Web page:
Witness Testimony

Witness testimony may also prove useful when facing allegations of resisting arrest in California. Your defense lawyer may call upon and question the officers who arrested you, or they may question private citizens who witnessed your arrest. Depending on the nature of your injuries, medical expert witnesses may also contribute to your defense. For example, a doctor may point out that your injuries clearly indicate the use of excessive force.

Obstruction of Justice FAQs

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If you’ve been accused of resisting arrest or obstruction of justice, you likely have questions. The best way to find answers is contacting a criminal defense law firm. In the meantime, check out the answers to some of our most frequently asked questions.

  1. What is the most common form of obstruction of justice?

Perhaps the most common form of obstruction of justice PC 148 is resisting arrest. This may take many forms, including running or hiding from officers. Defendants frequently face this charge for simply failing to open their door for an officer.

  1. Is resisting arrest a felony in California?

The penalty outlined under obstruction of justice PC 148 is a misdemeanor, not a felony. However, this section also presents the possibility of a felony if you took an officer’s firearm or weapon. You may also face a felony if convicted under California Penal Code Section PC 69.

  1. What is the difference between PC 69 and PC 148?

The main difference between PC 69 and PC 148 is the presence of violent behavior. If you resisted arrest in a non-violent and non-threatening manner, you will likely face charges under PC 148. However, if your actions involved threats of violence or actual violence, you will likely face charges under PC 69. Although both offenses can lead to a maximum of one year in jail, PC 69 outlines a much higher fine of $10,000 compared to the $1,000 fine under PC 148.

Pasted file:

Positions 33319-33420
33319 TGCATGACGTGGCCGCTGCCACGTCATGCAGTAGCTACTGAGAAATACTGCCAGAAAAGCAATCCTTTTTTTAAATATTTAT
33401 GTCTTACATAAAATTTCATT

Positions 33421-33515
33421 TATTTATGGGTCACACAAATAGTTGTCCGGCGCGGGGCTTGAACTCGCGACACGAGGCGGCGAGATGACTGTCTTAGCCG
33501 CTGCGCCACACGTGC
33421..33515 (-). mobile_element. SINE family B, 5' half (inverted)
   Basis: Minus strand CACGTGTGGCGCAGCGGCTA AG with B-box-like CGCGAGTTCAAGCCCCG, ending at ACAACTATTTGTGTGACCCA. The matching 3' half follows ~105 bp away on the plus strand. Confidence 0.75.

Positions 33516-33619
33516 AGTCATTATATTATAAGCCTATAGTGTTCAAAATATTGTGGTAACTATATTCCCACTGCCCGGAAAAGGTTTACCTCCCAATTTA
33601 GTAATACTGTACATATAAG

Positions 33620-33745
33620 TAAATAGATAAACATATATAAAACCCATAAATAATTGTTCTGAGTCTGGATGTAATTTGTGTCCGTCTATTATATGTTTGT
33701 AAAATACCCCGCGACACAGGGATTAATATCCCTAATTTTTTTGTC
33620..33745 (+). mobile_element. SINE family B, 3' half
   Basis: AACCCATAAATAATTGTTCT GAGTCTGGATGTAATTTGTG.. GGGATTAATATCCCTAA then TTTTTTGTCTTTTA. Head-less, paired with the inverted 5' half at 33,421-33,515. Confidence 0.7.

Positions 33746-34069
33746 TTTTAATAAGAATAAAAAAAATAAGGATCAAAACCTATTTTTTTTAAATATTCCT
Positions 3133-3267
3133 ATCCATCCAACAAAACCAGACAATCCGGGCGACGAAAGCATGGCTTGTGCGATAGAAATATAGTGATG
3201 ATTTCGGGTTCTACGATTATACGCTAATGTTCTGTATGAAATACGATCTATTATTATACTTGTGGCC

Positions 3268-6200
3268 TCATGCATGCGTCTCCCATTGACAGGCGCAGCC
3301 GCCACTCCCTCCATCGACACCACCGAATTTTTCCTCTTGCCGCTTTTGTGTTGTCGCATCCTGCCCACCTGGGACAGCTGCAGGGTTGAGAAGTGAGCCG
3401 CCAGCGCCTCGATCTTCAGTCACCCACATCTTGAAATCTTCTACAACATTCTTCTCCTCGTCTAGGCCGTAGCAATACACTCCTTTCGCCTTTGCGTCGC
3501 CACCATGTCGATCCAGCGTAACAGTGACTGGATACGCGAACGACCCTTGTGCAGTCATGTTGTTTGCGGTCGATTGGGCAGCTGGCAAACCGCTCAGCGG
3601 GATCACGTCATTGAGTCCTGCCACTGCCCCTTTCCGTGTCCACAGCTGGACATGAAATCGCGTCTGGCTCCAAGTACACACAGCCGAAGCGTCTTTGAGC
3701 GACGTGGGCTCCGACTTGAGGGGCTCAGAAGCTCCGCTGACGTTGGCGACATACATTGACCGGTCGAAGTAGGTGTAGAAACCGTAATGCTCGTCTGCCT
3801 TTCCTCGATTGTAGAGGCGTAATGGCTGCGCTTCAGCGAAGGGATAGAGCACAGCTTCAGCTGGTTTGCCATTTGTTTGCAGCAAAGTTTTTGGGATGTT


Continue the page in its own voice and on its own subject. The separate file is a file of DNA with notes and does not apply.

1. How much time do you get for resisting arrest in California?

Your term of incarceration for resisting arrest in California depends on your specific actions, such as whether you exhibited violent behavior or attempted to take a police officer’s firearm. That being said, the maximum jail sentence for “simple” resisting arrest is one year.

  1. What is obstruction of justice in an investigation?

You may be charged under obstruction of justice PC 148 even if police were not attempting to arrest you. The law states that anyone who interferes with an investigation could also face the same penalties associated with resisting arrest. This might involve preventing detectives from accessing a crime scene or interviewing witnesses.

Contact an Experienced Criminal Defense Attorney in California

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Whether you call it “obstruction of justice,” “PC 148,” or “resisting arrest,” the criminal consequences of conviction are the same: life-altering. Luckily, that’s not how your case has to end.

The dedicated criminal defense attorneys at Gressley & Donaldson can explore various defense strategies to get your charges reduced or dismissed and can mount an aggressive defense on your behalf. With years of experience, dedication, and resources, we have everything you need to overcome your charges and get back to living your life.

So don’t hesitate! Contact our law office to schedule a consultation with a compassionate legal advocate today.

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We understand that being accused of a crime is one of the most challenging times of your life. Rely on us to advocate for your rights and to give you the defense you deserve.